For images, they created a gallery of news images from the time from their archive.

On Twitter, they used the hashtag #justiceforthe21 and #BirminghamPubBombings to promote the call to bring people to justice.

On the web, the posted the news story in which they name the man, now dead, they allege is responsible for the attack.

On Facebook, they shared content and drew scores of responses.

Also on the web, they hosted as as if real time recreation of the 24-hours leading up to the incident. Anecdotes and snaps of life from those who were living their last day. It is a docudrama told in realtime and you can see it here.   

Birmingham pub bombings Minute by minute - 24 hours that changed our city forever - Birmingham Mail - Google Chrome 21112014 103025

This is what future journalism looks like. Story telling on a range of platforms. It’s sharable and commentable and has a purpose. But above all it is human. I just can’t tell you how much I like this.

They still make me shake my head do newspapers. The public subsidy they get through the government insisting local government pay them for print small ads for public notices at a time of 85 per cent internet connectivity is plain wrong.

But the Evening Mail have shown peerlessly how to tell powerful stories on the web. This really does tower over anything else I’ve seen in the 21 years I’ve been involved with local journalism. Sincere congratulations to them. Buy shoe polish and make sure your suits are pressed. You’ll need them for the awards.

Brilliant work and the lessons to take

This is brilliant work. Genuinely brilliant. This is using the social web to tell a very human story. It’s powerful. It’s moving. But it has a sense of purpose. The purpose is to mobilise public support for a specific aim. It is is to press for justice.

Yet there are lessons here for the public sector where I now work. Just recently the #housingday initiative saw a 24-hour campaign which saw housing people talk about the jobs they do and the people they serve. Very soon #ourday will do a similar task for local government. I’m an advocate for them. They tell hundreds of stories that tell a bigger story. They empower people. They connect people too.

But wouldn’t it be something if that wall of noise was made easier to follow with a live blog? And wouldn’t it be something if there was one single call to action, whatever that was? What is the biggest issue facing housing? Or local government?

What would that campaign be?

Wouldn’t it be something if that energy was pointed at something?


SOCIAL CONTENT: Are You Getting the Balance Right?

5434541912_9e55fb3821_b

Don’t get me wrong, I’m all for comms planning and having a purpose.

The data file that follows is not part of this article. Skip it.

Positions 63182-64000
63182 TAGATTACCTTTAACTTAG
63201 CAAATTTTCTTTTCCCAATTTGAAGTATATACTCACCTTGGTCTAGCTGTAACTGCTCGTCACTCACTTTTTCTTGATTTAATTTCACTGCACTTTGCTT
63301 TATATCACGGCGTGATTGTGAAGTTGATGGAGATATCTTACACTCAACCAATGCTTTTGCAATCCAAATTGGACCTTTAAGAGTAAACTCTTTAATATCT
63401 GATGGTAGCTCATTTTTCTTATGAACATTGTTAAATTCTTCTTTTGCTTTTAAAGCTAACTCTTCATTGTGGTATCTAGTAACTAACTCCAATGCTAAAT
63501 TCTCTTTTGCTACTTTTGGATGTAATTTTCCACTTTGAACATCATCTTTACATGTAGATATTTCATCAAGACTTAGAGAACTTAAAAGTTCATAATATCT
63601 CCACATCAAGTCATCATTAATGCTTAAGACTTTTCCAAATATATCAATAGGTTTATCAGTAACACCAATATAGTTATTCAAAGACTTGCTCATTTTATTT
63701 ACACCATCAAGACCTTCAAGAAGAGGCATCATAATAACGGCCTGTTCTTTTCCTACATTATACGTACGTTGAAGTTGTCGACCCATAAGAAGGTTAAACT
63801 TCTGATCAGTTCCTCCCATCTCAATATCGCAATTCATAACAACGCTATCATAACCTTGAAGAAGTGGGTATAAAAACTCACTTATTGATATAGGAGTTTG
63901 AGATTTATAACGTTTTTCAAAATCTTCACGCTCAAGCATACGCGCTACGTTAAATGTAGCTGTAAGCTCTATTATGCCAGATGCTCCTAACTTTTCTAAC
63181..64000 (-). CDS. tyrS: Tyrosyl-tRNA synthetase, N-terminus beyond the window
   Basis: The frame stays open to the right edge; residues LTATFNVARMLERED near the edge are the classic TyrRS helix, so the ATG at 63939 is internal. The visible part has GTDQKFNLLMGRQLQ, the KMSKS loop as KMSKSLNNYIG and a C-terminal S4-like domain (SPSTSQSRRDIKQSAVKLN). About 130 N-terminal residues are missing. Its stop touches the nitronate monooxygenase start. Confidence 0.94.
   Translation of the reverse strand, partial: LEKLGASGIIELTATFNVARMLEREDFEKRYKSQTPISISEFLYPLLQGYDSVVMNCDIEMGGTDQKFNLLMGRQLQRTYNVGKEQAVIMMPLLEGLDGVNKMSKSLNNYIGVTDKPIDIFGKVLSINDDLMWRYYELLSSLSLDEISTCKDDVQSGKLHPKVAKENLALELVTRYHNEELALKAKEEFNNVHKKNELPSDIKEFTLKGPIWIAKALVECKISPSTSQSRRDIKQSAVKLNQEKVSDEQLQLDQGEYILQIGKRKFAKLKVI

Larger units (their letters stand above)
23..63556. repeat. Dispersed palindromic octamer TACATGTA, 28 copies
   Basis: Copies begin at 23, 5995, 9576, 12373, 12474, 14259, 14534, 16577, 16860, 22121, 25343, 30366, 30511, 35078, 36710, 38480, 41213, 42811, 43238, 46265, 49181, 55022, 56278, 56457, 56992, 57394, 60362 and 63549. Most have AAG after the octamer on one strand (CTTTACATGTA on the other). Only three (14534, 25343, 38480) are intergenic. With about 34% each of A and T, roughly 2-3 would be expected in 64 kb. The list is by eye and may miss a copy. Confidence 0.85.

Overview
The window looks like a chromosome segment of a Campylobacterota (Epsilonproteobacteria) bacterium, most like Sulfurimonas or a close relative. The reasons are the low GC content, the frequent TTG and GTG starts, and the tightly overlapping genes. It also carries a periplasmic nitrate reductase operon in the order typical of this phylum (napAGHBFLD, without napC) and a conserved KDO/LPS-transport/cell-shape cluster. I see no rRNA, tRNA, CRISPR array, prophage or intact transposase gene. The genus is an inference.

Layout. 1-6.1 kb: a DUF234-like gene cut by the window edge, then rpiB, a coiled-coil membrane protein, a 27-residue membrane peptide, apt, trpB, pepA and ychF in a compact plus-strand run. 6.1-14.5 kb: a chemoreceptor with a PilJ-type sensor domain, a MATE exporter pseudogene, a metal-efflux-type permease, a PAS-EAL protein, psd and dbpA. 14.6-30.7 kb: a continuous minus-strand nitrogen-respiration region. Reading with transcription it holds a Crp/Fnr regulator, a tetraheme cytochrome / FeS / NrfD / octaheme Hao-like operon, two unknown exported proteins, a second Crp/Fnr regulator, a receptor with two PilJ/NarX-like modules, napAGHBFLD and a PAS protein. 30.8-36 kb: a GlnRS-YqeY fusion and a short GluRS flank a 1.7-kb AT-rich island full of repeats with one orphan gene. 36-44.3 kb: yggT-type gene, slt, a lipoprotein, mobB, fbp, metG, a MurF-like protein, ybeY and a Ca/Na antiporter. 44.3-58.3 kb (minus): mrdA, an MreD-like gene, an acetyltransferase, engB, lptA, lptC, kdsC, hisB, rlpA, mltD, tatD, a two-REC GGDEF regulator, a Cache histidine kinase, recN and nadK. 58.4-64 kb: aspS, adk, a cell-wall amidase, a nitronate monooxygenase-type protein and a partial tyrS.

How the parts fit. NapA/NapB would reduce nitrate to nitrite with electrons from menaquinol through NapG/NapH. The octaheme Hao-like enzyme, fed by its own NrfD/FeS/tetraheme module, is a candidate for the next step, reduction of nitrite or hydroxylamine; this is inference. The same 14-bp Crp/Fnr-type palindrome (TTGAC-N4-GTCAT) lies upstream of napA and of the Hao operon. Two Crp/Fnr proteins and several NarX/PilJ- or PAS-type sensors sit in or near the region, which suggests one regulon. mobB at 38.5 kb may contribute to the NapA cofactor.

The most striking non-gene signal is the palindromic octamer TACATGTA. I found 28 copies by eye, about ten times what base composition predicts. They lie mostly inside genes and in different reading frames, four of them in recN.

If the aim is to do something then it makes sense to have your comms pointing at that.

The only thing is that social media isn’t like that. It’s social. So, a stream of call-to-action updates just won’t work. It’s as social as a stream of flyers being pushed through your letterbox.

So, what’s the answer?

There needs to be a balance of the social and the stuff you want people to sign up for, buy or do.

Often in training I’ll refer to an 80-20 split. The 80 per cent is conversational and engaging content. The 20 per cent is the things you’d like people to do.

In a fascinating interview on BBC Radio 4’s ‘The Bottom Line’ Asda’s social manager puts the balance at 10 to 1.

Dominic Birch, Asda senior director of marketing, innovation and new revenue, said that the social media team has now become part of the wider PR team.

“We didn’t have a budget. So it wasn’t the case of advertising that we were on Facebook. Each time we posted some content we had to rely on even a very small number of people at first liking it for that content to be seen my anyone else otherwise we would be speaking to ourselves.

“We averaged two or three posts a day, every day, so maybe 20 posts a week.

It started to get interesting when they started to get customers to chip in with decisions. Nothing big. Customers chose the design for Christmas tea towels.

“What was really interesting was that 4,500 people went to the bother of asking whether they liked design ‘a’, ‘b’ or ‘c’. Actually, it was that moment that with 18 million customers we understood that if you connect to the right ones they really do care about what you do, what they say and why wouldn’t they? Ultimately, they’re going to come into your shop and choose to buy it.”

Big numbers is not the answer as fewer people see the posts. If the people who like your page are true customers it’ll cost you less effectively to reach them through Facebook ads.

“There is a danger that social media becomes diarrhea. We had a rule of thumb that for every post we wanted to push or sell something to be very blunt about it we had to put 10 other posts in the bank. They are there solely to engage our customers. We have to have done hard work  talking about what the customers wanted to talk about before we have the right or licence to push something out.

“It’s a two-way dialogue social media. It just is. Our starting point is not to sell. It’s to listen. A few years ago we had a Christmas ad that was based on insight that it was Mum who does the heavy lifting, organises the present, gets the tree, cooks the meal and we depicted this advert and were met with a media backlash. Some people thought this was filmed in the 1950s and Fathers for Justice were going to do protests in the turkey aisle but we had three or four thousand comments saying things like ‘I nudged my husband awake when that came on the TV and said:L ‘that’s how it really feels.’ If you’d have gone back two or three years there would have been a high level meeting and the advert would have been pulled.”

That’s useful insight. Are you getting the balance right?

 

Creative commons credit

Balance https://flic.kr/p/9herYu